Monday, 22 August 2016

The Dead Sea, the Undying Lake

Nothing grows in the Dry Sea: but there are fields, and blooms, and flowers, for there is salt. The body of the sea is gone, but its bones, jagged crystals in ivory and rust and pure snow white, persist in pristine drifts along the edges of the great depression. Salts of reaction and combustion, salts that tint and temper, innocuous and undetectable toxic salts, ash-like natron which makes the dead inviolable. The lake blooms, and where it blooms, it can be harvested.

The salt farmers, heavily bandaged, skin cracking and eyes ruddy, work the pans by night and sleep beneath white canvas by day, in week-long expeditions of half a dozen, travelling from the half-nomad human hamlets east of the lake, from where their product filters slowly, often secretly, to Vyrhrad in the north and over the mountains into the true east, and to the steppes between. They bring no beasts onto the lake, nothing that can crash through the crust to the pockets of mud beneath (though men do this too, and are lost forever), nothing that needs excessive water and fodder (though men who get lost on the lake die screaming of thirst, surrounded by salt). They carry away their harvest on their own backs, tasting and sifting into grades and strains. They guard the knowledge of the best deposits jealously, above all from their clients, and they take any opportunity to slaughter their competitors and leave their corpses incorruptible amid the salt.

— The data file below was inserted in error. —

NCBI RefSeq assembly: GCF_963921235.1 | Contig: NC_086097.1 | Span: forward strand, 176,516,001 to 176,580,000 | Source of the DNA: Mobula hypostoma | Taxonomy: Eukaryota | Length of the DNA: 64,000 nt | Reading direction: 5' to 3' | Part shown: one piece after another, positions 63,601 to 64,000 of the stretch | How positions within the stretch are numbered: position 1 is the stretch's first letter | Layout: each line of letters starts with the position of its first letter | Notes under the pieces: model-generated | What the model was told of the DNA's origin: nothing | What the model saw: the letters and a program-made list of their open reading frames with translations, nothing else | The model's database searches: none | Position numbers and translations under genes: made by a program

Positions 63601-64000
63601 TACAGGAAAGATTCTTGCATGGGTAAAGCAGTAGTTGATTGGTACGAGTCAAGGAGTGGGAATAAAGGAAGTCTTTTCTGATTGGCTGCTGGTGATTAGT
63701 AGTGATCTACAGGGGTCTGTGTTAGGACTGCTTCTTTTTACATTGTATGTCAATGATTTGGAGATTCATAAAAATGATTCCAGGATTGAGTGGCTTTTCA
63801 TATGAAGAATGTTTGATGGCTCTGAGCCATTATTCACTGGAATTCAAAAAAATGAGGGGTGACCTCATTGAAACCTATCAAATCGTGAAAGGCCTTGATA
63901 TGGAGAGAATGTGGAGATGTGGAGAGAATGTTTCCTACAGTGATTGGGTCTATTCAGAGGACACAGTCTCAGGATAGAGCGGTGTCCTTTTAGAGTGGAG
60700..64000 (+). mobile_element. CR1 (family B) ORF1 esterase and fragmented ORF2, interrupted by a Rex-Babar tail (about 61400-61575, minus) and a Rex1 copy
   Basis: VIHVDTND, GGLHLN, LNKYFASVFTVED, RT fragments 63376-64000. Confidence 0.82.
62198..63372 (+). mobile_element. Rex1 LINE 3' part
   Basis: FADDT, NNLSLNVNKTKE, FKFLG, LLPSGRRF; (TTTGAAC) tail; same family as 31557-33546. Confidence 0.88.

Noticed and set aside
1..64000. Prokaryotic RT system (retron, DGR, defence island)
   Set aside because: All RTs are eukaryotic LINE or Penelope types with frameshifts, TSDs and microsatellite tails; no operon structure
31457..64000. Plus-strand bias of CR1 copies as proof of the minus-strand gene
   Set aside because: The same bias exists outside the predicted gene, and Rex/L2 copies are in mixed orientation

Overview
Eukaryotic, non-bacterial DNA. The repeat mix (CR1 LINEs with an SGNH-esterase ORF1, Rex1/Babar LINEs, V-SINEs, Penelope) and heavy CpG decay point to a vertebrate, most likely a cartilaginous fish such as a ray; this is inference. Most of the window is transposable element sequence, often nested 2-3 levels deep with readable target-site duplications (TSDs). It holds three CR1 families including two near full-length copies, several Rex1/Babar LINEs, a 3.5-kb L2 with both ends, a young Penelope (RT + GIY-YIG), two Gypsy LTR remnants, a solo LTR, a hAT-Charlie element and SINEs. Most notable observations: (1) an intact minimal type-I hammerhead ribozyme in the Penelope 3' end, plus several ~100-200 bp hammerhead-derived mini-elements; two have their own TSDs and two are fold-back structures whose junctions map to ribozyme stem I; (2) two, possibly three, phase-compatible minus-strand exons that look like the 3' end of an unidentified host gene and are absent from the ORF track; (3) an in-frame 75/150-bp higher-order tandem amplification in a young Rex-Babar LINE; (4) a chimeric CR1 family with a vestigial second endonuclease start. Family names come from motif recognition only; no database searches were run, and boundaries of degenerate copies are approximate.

The natron, most precious of minerals, they sell to the horsemen who embalm their leaders and their priests in it before they set them beneath the hills to die forever: and more and more, the salt-farmers do thus also with their own dead, in sandier burials. As do the horsemen, the salt-farmers revere this death and revile those others who seek natron for its applications to undeath. They wage an endless war against the resurrectionists and would-be necromancers who trouble the lake.